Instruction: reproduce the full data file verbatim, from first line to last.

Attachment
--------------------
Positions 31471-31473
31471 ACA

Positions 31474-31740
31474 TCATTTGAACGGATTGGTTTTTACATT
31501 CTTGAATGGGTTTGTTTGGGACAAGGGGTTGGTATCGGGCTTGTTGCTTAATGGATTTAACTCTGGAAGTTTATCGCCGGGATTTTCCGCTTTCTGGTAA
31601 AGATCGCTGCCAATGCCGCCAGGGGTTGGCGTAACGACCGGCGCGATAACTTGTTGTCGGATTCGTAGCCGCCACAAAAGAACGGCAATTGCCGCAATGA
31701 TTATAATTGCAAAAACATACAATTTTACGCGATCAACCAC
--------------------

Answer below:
Positions 31471-31473
31471 ACA

Positions 31474-31740
31474 TCATTTGAACGGATTGGTTTTTACATT
31501 CTTGAATGGGTTTGTTTGGGACAAGGGGTTGGTATCGGGCTTGTTGCTTAATGGATTTAACTCTGGAAGTTTATCGCCGGGATTTTCCGCTTTCTGGTAA
31601 AGATCGCTGCCAATGCCGCCAGGGGTTGGCGTAACGACCGGCGCGATAACTTGTTGTCGGATTCGTAGCCGCCACAAAAGAACGGCAATTGCCGCAATGA
31701 TTATAATTGCAAAAACATACAATTTTACGCGATCAACCAC